1
    Thanks for the info. My worry is that I refused to extend any sort of verified/ documented leave. I wanted to return with accommodation. I did refuse to return to work after leave without accommodation.

    My HR rep tried to place me in a position where we argued if the position met the accommodation. Then she basically stopped caring about my case, in my opinion, and I have been in limbo.

    I don't want to stir the pot and apply for unemployment benefits, as I might be going back soon after reluctantly changing my accommodations. However, I haven't worked for a while, so I will apply for unemployment if I don't get back soon. Thanks again for letting me know I could.
     
    Last edited: Jul 26, 2019
  8. Zigner

    Zigner Well-Known Member

    Messages:
    2,020
    Likes Received:
    1,073
    Trophy Points:
    113

    You cannot force the company to create a new position for you, even under the ADA.
     
  9. Tax Counsel

    Tax Counsel Well-Known Member

    Messages:
    890
    Likes Received:
    453
    Trophy Points:
    63

    True, but there may be circumstances in which transferring the employee to another open position in the company would be a reasonable accommodation.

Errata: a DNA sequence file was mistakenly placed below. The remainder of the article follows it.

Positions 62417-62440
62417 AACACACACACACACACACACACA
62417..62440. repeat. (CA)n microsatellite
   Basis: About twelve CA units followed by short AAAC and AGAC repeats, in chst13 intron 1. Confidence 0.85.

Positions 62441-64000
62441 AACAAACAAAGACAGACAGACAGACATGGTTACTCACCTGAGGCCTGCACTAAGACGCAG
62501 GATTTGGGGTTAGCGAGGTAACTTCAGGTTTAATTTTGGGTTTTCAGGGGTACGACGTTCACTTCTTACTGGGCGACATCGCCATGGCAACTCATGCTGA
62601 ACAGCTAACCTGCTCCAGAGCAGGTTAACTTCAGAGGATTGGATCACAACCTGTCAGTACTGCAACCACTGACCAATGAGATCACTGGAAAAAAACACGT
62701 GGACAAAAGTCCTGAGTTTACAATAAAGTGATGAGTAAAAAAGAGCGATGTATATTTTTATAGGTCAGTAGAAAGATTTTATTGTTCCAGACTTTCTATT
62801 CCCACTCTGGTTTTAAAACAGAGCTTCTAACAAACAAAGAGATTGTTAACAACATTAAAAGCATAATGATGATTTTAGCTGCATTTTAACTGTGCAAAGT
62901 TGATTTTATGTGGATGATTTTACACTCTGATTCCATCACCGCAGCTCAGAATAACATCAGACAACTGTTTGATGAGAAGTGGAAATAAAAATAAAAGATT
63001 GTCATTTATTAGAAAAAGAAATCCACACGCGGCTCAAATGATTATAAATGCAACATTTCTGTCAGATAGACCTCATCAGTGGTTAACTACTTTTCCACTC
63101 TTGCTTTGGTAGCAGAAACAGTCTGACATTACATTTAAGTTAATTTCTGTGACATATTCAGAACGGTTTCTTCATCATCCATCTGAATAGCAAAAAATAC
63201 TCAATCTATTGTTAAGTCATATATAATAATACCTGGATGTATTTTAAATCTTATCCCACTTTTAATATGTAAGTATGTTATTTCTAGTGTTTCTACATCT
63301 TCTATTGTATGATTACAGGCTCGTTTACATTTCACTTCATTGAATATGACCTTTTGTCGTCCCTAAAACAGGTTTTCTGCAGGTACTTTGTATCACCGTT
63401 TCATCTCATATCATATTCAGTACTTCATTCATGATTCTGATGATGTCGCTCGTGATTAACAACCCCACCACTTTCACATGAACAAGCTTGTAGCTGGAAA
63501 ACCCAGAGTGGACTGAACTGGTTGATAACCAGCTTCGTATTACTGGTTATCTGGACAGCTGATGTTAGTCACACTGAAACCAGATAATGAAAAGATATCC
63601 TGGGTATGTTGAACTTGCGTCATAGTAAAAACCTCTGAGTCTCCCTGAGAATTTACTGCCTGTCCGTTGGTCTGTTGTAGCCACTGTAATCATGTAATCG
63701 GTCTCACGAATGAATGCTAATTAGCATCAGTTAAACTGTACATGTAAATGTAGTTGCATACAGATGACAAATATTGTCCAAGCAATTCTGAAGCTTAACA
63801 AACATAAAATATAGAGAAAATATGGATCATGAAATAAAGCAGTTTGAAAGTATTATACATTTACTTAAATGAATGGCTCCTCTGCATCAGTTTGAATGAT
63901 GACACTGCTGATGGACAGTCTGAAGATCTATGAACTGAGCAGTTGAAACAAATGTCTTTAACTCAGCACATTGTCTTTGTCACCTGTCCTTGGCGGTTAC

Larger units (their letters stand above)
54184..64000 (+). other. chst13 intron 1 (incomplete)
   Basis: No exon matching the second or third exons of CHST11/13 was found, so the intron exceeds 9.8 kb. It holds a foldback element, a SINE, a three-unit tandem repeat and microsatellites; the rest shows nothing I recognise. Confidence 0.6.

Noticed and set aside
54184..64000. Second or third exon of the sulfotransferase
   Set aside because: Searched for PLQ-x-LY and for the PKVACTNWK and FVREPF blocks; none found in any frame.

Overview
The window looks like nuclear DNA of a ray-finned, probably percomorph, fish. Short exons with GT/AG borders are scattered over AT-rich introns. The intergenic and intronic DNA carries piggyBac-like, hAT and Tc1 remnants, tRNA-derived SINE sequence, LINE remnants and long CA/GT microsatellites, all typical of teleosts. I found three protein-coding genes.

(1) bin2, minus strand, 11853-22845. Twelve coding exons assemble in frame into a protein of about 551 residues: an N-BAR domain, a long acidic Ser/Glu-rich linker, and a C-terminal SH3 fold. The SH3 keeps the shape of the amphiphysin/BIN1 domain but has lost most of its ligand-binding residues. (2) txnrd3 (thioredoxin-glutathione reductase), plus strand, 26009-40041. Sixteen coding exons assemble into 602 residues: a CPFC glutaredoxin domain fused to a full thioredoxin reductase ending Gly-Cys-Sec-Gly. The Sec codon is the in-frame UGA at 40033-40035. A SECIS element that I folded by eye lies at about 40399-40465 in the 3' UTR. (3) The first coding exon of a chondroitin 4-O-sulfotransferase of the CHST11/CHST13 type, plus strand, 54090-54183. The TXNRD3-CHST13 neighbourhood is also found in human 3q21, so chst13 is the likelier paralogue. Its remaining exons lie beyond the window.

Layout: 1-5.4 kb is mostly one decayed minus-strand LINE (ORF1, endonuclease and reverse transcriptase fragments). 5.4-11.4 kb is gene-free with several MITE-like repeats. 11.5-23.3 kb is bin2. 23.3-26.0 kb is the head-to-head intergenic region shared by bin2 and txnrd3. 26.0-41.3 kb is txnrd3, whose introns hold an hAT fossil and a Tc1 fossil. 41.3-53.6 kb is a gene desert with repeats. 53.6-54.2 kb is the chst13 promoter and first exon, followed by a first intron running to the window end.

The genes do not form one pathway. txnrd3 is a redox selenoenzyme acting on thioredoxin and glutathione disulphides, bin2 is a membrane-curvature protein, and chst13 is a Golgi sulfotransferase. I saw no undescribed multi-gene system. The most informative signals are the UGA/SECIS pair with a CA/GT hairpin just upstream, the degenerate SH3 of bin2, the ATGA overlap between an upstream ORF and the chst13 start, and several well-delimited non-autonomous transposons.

10. cbg

    cbg Super Moderator

    Messages:
    8,205
    Likes Received:
    1,377
    Trophy Points:
    113

    Assuming that the position is open, would have to be filled by someone, and the disabled employee is qualified for it (and is able to do so), that is true. But it is also true that the ADA does not require an employer to create a new position within the employee's restrictions.

    I don't think we are in a position to say here whether a set shift would be reasonable or not if all other employees in that position are required to rotate; another thing the ADA does not require is that other employees be dis-accommodated.
     
  11. MG-RN

    MG-RN Law Topic Starter New Member

    Messages:
    5
    Likes Received:
    0
    Trophy Points:
    1
    Typically, employees do work set shifts. I did for 8 years, as an RN and a PCT before that. Also, job searches outside the area show the company asking for set shifts for new hires. It’s pretty frustrating since the PM shift is where many clinics struggle finding help. No new position would need to be created, but I think you are right about the dis-accommodation. They want the new team members to work whatever hours not covered by the staff already there, who most likely have set shifts already to suit their needs. I get it, I had seniority once too. I’ve tried to do a lot of cold calling/emailing with poor results trying to see how I could fit in to some of these clinics with hours that wouldn’t crush me. I just wish HR would help also with all their internal contacts and a desire to not leave an experienced employee sitting on the sidelines
     

Share This Page